Every Veteran’s Day and Memorial Day, they are there—outside the movie theater and grocery store, giving away silk poppies or forget-me-nots, and collecting donations for their fellow veterans.
It has been a source of pride that my boys will go out of their way to offer these aging vets, along with a donation, a firm handshake, while looking them in the eyes to say, “Thank you.”
But, is that “thank you” enough? Are the trite and oft-repeated words sufficient to convey our gratitude? Or, do we owe them, in addition to that gratitude, the effort of trying to truly understand their reality?
Every war time veteran can agree that there are countless sacrifices made in the course of serving their country. There are those they expect: time away from loved ones, risking one’s physical safety, the possibility of taking another’s life.
But, also, I am sure, so many sacrifices they could have never predicted, and it is these sacrifices that become an indelible part of their soul.
In author and former Marine Phil Klay’s short story collection, “Redeployment,” winner of the 2014 National Book Award for Fiction, he examines the experience of all different types of soldiers, from the young man forced to shoot dogs to keep them from eating the as yet uncollected corpses, to the Mortuary Affairs officer, charged with collecting the bodies of both American and enemy alike.
He looks at what it is like to not only have to cope with the barbarity of war, but also what it means to try to re-enter a so-called normal life after living in such extreme and often inhumane conditions. He reminds us that each soldier has a unique story, and that the experience of one does not necessarily speak to the experience of another.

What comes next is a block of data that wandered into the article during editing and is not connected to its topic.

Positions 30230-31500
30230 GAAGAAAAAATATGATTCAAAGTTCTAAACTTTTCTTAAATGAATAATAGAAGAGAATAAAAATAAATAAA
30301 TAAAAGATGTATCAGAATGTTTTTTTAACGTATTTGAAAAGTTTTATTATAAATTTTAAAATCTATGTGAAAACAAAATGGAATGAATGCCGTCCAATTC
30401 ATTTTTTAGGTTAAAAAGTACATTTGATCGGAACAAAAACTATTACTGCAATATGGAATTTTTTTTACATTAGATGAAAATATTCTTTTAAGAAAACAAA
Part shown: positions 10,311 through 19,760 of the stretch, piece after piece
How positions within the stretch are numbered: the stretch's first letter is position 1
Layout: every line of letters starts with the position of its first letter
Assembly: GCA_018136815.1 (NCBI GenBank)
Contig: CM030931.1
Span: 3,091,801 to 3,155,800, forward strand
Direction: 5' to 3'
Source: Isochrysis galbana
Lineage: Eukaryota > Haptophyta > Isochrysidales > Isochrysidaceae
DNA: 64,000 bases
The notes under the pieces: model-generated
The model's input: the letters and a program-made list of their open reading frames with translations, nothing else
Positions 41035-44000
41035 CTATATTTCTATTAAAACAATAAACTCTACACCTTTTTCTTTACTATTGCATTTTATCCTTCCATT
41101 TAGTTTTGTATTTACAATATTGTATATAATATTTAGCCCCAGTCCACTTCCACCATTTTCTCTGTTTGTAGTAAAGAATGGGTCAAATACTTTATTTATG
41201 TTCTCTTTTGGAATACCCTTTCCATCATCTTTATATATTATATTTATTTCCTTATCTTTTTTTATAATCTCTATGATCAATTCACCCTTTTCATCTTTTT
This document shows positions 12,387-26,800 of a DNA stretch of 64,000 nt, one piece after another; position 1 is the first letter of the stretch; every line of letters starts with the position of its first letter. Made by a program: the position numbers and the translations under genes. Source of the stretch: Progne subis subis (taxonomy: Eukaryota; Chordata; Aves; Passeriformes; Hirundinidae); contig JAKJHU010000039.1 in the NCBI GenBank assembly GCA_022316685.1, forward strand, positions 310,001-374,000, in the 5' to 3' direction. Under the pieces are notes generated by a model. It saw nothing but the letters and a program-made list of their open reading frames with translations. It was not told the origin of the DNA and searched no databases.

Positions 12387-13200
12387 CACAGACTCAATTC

It is for this reason that Klay chose to pen a collection of first-person narratives, rather than a novel, following only a finite set of characters.
In discussing his choice of characters, Klay says, “The narrators of my stories interpret what they’ve been through in different ways. They go through radically different experiences and make very different choices. I wanted them to argue against each other and so open a place for the reader to enter in and engage.”
He continues, “I wanted to try to drill down into these heads and try to figure out how they’d been shaped by what they’d done. Besides, I found it fascinating. There are all these jobs and all these things people did that are incredible and strange. What is it like to be a Chaplain in a dysfunctional unit? What is it like to be an artilleryman who never comes into contact with his targets? Exploring that raised all these questions for me. Questions about war and patriotism and masculinity and the relationship between the soldier and the citizen and the nation at war.”
And, in reading these accounts, we civilians are able to better understand exactly why it is that our military men and women deserve our gratitude — on a scale we can only imagine.
The Newport Beach Public Library will welcome Klay as the latest guest in the Library Live series, when he offers his lecture, “From the Front Lines of War: Exploring Themes of Violence, Survival, Grief, and Fear.”
Klay is set to appear on Thursday, November 5, at 7 p.m. Tickets are $25 each, or $20 for Foundation members, students, or teachers.
The lecture, followed by a Q&A, will allow attendees to gain a greater understanding of not only the lengthy Middle East conflict, but the human toll it has taken on an entire generation of soldiers as well.
Michiko Kakutani, of the New York Times said Klay’s writing is, “Gritty, unsparing and fiercely observed, these stories leave us with a harrowing sense of the war in Iraq as it was experienced, day by day, by individual soldiers.”
To me, understanding this is the ultimate way to show our gratitude.
For more information, or to reserve tickets, please visit nbplfoundation.org or call (949) 717-3890.